Functional Ecology 2014
Does body mass convey a digestive advantage for large herbivores? € dekum1, Thomas Tu € tken2,†, Dennis W. H. Mu € ller3,4, Jacques Patrick Steuer1, Karl-Heinz Su 5 6 3 ,1,7 € rgen Hummel* Kaandorp , Martin Bucher , Marcus Clauss and Ju 1
Institute of Animal Science, University of Bonn, Bonn, Germany; 2Steinmann Institute for Geology, Mineralogy and Palaeontology, University of Bonn, Bonn, Germany; 3Clinic for Zoo Animals, Exotic Pets and Wildlife, Vetsuisse Faculty, University of Zurich, Zurich, Switzerland; 4National Park ‘Bavarian Forest’, Grafenau, Germany; 5Safari Beekse Bergen, Hilvarenbeek, The Netherlands; 6Zoo Zurich, Zurich, Switzerland; and 7Department of Animal Sciences, Georg-August€ ttingen, Go € ttingen, Germany University Go
Summary 1. A key concept of body mass (BM) in niche separation of large herbivores assumes that the decrease in diet quality inherent to increasing BM (due to less selective feeding behaviour) is balanced by a simultaneous increase in digestive ability (due to longer retention times), resulting in no or less-than-expected reduction in digestibility (as measured in the animal as a result of diet quality and digestive ability). However, the second part of this concept has been challenged recently due to theoretical problems and mismatch with empirical data. 2. A proxy for digestibility, such as metabolic faecal nitrogen (MFN), will comprise both information on diet quality and digestive ability in free-ranging animals. In captive animals, if diet is kept constant, such a proxy can exclusively indicate digestive ability. Comparing freeranging and captive animals under such conditions, one would expect an increase in MFN with BM in captive animals and no relationship between these measures in free-ranging animals if BM was related to digestive ability. 3. We compared captive ungulates on a consistent grass hay diet (17 species; 30–4000 kg BM) to a sample of free-ranging East African ungulates (19 species; 12–4000 kg BM). MFN was used as the major proxy for digestibility. 4. In captive animals, there was no inﬂuence of BM on MFN (P = 0466); for free-ranging animals, a signiﬁcant decreasing eﬀect of body mass on MFN (P = 0002) and therefore diet quality was found at a scaling of BM015. 5. In conclusion, scenarios that assume a compensation of the evident decrease in diet quality with BM via an increased digestive ability are not supported by this study. This does not rule out other feeding-related factors in facilitating large BM, such as compensation by an increased diet intake. Key-words: African ungulates, Diet quality, faecal nitrogen, feeding ecology, Jarman–Bell principle Introduction Body size is an important biological characteristic that determines many anatomical, physiological, ecological and life-history characteristics of animals and hence represents an important feature in evolutionary scenarios (Case 1979; Clutton-Brock & Harvey 1983; Peters 1983; Schmidt-Nielsen 1984; Sibly, Brown & Kodric-Brown 2012). According to Cope0 s rule, an increase in body *Correspondence author. E-mail: [email protected]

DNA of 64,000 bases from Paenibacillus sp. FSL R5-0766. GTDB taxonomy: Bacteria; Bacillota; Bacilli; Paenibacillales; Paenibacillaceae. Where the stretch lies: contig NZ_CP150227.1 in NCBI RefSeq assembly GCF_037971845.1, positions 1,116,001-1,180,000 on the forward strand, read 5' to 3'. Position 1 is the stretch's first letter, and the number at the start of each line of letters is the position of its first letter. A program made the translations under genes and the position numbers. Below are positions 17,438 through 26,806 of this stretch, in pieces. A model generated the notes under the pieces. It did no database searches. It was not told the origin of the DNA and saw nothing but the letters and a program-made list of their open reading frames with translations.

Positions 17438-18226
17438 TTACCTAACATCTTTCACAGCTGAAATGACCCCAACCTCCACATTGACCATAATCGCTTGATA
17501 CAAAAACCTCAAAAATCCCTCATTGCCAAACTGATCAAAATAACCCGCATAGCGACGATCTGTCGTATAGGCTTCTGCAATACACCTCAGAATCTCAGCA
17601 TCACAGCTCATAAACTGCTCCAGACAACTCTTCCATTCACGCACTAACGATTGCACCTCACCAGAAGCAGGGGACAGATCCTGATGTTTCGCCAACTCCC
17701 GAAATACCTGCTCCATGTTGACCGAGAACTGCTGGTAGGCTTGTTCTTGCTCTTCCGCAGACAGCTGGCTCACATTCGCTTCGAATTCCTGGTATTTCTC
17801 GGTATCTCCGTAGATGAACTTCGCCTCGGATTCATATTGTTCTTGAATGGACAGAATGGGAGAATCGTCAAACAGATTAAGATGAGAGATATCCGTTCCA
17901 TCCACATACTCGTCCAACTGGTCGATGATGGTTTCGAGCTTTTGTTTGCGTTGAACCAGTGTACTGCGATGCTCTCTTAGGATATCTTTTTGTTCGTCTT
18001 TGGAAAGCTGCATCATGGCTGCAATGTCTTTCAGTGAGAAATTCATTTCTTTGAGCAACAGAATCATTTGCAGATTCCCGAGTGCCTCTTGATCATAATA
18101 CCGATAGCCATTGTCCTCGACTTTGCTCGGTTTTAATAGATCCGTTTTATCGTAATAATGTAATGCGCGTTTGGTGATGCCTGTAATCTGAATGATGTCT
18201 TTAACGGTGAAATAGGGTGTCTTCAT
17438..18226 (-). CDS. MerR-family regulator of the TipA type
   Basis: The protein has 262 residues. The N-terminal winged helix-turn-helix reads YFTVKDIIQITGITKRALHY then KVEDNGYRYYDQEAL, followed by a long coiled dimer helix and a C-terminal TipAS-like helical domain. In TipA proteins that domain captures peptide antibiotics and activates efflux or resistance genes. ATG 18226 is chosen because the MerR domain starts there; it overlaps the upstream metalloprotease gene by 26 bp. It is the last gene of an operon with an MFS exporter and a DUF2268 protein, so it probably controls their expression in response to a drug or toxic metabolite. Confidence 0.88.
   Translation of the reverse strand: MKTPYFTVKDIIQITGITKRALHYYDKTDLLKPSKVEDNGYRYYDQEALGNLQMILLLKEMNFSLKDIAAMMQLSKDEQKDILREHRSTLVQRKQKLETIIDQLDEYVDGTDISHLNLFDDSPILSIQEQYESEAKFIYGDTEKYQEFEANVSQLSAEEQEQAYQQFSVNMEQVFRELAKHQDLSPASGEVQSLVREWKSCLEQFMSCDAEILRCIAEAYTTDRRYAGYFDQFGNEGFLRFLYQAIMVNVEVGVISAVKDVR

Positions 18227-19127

† Present address. Institute for Geosciences, University of Mainz, Mainz, Germany.
mass (BM) is a typical feature in many lineages, implying a general advantage, which is likely to be composed of a variety of factors related directly to reproductive success or predation avoidance (Hone & Benton 2005). As a particularity of herbivores and especially ungulates, large BM has also been assumed to have an advantageous eﬀect on the species-speciﬁc digestibility an animal can achieve on a given food source (digestive ability), inﬂuenced, for example, by food retention time (Demment & Van Soest 1985). The latter consideration is based on an inﬂuential concept of herbivore nutritional ecology, the Jarman–Bell principle (Bell 1970; Geist 1974; Jarman
© 2014 The Authors. Functional Ecology © 2014 British Ecological Society